Both pumpkins and apples are fruits of the harvest, but somehow pumpkins won out over apples as the iconic symbol of Thanksgiving and fall. Maybe it’s a size thing? Whatever the reason, I am equal opportunity tablescaper, so I decided that this year’s Thanksgiving table would feature both of these quintessentially autumnal fruits. And since my dining room is decorated in a palette of greens and burgundies, I thought I’d create a tablescape using a color scheme of brown, burgundy, white and green.
My linen tablecloth which I bought at an estate sale years ago (and frankly is slightly stained), was not very visually interesting. To liven it up, I employed my favorite trick of using different widths of burgundy and brown grosgrain ribbons to create a plaid pattern on the plain white damask cloth. This is a great way to create a custom look for your table. You wouldn’t believe how hard it is to find a burgundy and brown plaid tablecloth when you are looking for one!
I chose to build my table around these charming vintage Johnson Brothers Thanksgiving Historic America, “Frozen Up” dinner plates. They have a beautiful border of brown acorns and oak leaves surrounding a center, which depicts a red and brown “Over The River And Through The Woods” snowy scene. We don’t get much snow in the Piedmont of North Carolina, so I have to live vicariously through the guy on my plates.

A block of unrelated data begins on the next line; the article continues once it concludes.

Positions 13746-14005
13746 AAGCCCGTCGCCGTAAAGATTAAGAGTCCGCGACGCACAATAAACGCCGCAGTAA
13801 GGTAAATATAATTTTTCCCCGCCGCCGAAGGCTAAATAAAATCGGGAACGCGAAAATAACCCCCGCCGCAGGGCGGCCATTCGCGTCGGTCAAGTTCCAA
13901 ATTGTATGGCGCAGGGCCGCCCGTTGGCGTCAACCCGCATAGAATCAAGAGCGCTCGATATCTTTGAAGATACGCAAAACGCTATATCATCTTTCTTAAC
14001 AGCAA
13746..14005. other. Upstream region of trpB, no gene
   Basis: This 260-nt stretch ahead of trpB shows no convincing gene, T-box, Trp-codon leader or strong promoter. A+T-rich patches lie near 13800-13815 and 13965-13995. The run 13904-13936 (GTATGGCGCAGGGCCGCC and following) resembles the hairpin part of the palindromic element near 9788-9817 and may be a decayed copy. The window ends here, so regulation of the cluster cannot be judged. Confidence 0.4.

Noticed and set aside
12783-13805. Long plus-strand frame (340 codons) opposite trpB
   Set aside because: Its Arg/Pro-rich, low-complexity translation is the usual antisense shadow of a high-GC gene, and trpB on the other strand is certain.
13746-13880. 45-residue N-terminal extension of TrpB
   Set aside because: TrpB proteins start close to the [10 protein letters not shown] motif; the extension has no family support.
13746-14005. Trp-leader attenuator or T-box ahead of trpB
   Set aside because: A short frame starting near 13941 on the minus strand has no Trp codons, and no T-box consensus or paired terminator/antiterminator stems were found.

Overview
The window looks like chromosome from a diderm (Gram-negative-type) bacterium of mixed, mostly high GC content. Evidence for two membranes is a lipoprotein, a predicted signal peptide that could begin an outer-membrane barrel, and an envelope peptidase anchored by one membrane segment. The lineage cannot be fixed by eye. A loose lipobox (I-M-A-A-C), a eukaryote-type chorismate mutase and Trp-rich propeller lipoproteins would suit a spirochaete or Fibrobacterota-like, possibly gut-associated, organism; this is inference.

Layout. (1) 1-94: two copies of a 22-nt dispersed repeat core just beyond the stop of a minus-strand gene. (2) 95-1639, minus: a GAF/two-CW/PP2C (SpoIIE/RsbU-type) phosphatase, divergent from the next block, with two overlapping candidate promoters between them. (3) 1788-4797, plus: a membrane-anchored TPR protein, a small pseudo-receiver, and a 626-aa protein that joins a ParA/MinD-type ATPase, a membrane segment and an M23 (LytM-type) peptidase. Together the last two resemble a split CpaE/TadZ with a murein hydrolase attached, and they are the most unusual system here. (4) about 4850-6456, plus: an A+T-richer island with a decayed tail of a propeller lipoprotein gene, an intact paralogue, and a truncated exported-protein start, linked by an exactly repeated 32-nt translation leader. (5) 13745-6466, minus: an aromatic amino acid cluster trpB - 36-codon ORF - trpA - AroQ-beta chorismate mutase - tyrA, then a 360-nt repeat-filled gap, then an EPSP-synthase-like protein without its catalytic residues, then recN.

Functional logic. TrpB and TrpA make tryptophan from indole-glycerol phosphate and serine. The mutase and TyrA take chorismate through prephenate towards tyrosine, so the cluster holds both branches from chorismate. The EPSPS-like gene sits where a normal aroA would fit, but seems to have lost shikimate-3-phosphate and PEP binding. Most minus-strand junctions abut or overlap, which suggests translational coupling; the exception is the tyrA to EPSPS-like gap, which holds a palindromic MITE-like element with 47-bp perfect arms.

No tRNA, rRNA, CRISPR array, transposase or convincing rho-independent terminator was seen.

I wanted to place the transferware plates on dark brown wood chargers, but when I priced ones I liked, they were prohibitively expensive– costing $20 and up. I ended up buying much cheaper antique ivory melamine chargers from Pier One and painting them brown with Espresso gel stain.
On top of the plates, I placed pretty little white pumpkin tureens with lids that are embellished with flowers and vines. Hemstitched linen napkins bring more burgundy into the place setting. And antique ruby goblets and butter plates, also add more color and sparkle to the table.
For the centerpiece, I arranged sunflowers, Red Delicious apples, burgundy mums, green hydrangeas, and alstroemeria in a large white ceramic pumpkin tureen. I purchased the large tureen from Michaels at a deep discount because the accompanying ladle was broken.
A pair of vintage red pressed glass turkey candy dishes complete the tablescape.
I love the way the tablescape turned out. I think the red apples really pop next to the white pumpkins. So, this year, don’t discriminate–consider giving apples equal billing with pumpkins on your Thanksgiving table.
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